Isle of Man to pardon men convicted of homosexual acts | Isle of man

Men who have been convicted of gay acts on the Isle of Man will automatically be pardoned later this year in what campaigners have called a long overdue and needed change in the law.

Homosexuality was decriminalized on the Isle of Man in 1992 and its first Gay Pride event took place last summer.

Jane Poole-Wilson, Home Secretary, said new legislation would come into force no later than June.

The new law will pardon those convicted of a historic sex offense if the act in question is no longer a crime. While pardons will be automatic, people will have to ask for historical convictions to be stricken from their records as part of a “process of indifference”.

Two years ago, the island’s then chief minister apologized for the way gay people had been treated as their homes were raided and tried for consensual sexual activity.

“Our previous laws discriminated against and criminalized men only for who they were and who they loved,” Howard Quayle said.

“The previous law reflected a different time, a different place. An island of the past. Those who have been convicted of these crimes and their loved ones should no longer have to bear the burden of guilt. They must be considered innocent.

“All involved – the men themselves, their partners, extended family and friends – deserve an unqualified apology from us.”

The coming pardons were welcomed by Alan Shea, a hero of the Manx battle for gay rights. On July 5, 1991, the Manx public holiday of Tynwald Day, he wore a concentration camp uniform made from Marks & Spencer pajamas to petition Parliament to legalize homosexuality, drawing parallels to the Nazi persecution of homosexuals.

Soldiers hissed at Shea as he walked towards Tynwald Hill to argue that he should not face life in prison just for having sex with his partner, Stephen Moore, now her husband. On camera, a furious man denounced Shea and his friends as local children watched with interest.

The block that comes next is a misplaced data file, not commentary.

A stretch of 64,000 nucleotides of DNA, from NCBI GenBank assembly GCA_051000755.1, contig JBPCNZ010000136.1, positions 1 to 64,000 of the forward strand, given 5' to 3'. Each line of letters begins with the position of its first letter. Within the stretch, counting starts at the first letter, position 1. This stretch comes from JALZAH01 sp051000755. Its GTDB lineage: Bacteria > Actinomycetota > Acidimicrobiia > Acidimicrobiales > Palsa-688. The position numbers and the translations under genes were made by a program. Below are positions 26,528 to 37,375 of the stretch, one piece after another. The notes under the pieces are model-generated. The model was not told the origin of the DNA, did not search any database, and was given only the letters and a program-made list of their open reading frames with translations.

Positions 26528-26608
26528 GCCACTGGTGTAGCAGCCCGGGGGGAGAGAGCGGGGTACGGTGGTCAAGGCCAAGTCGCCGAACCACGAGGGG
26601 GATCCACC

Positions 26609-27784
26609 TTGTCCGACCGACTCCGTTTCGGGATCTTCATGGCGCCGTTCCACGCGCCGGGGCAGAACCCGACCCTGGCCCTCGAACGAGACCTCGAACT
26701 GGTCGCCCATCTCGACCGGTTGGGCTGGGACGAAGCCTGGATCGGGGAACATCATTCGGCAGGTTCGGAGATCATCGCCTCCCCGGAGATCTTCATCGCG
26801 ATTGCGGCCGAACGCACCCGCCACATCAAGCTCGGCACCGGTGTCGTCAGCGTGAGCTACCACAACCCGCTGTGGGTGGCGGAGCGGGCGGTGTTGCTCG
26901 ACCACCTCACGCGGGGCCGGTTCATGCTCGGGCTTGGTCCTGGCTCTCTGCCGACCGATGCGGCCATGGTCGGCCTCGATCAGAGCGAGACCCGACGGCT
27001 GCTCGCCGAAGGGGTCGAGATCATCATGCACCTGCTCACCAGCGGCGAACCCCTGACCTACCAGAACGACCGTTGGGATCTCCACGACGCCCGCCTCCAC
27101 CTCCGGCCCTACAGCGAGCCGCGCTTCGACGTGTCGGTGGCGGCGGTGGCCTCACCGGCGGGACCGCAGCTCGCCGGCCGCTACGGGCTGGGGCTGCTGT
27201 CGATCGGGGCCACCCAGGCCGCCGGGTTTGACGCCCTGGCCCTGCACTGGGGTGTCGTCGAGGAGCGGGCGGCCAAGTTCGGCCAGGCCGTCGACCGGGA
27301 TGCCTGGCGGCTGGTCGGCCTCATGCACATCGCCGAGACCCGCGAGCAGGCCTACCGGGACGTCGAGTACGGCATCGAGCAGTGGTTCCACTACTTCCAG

“It is good that people are finally being pardoned, but we are still awaiting an apology from the Chief Constable of the Isle of Man to apologize for the way the force has persecuted gay people,” Shea said.

He was unable to find a job for 10 years after the Tynwald Day protest and claims his home was placed under constant police surveillance, questioning everyone who came in and out.

Shea has never been arrested but has friends who, some of whom have left the island, will never return. “Many of them are still haunted by the memories of what happened,” he said.

Peter Tatchell, the gay rights campaigner, said: “This decision is long overdue and necessary given the intense persecution that LGBT+ people have faced on the Isle of Man over the decades since followed the significant decriminalization of homosexuality in the rest of the UK.”

He echoed Shea’s call for a police apology, saying: “The Isle of Man Police have gone out of their way to target and persecute gay and bisexual men and have conducted a witch hunt without precedent in the UK.”

In 2017, the UK granted thousands of pardons to gay people, following the 2013 royal pardon granted by the Queen to Alan Turing, the mathematician who broke German Enigma codes during World War II. He committed suicide in 1954, aged 41, after his conviction for gross indecency.

The Isle of Man is not part of the United Kingdom, but is a self-governing British Crown dependency with its own parliament, government and laws. The UK government, on behalf of the crown, is ultimately responsible for its international relations and defence, and provides consular services to its 84,000 citizens.

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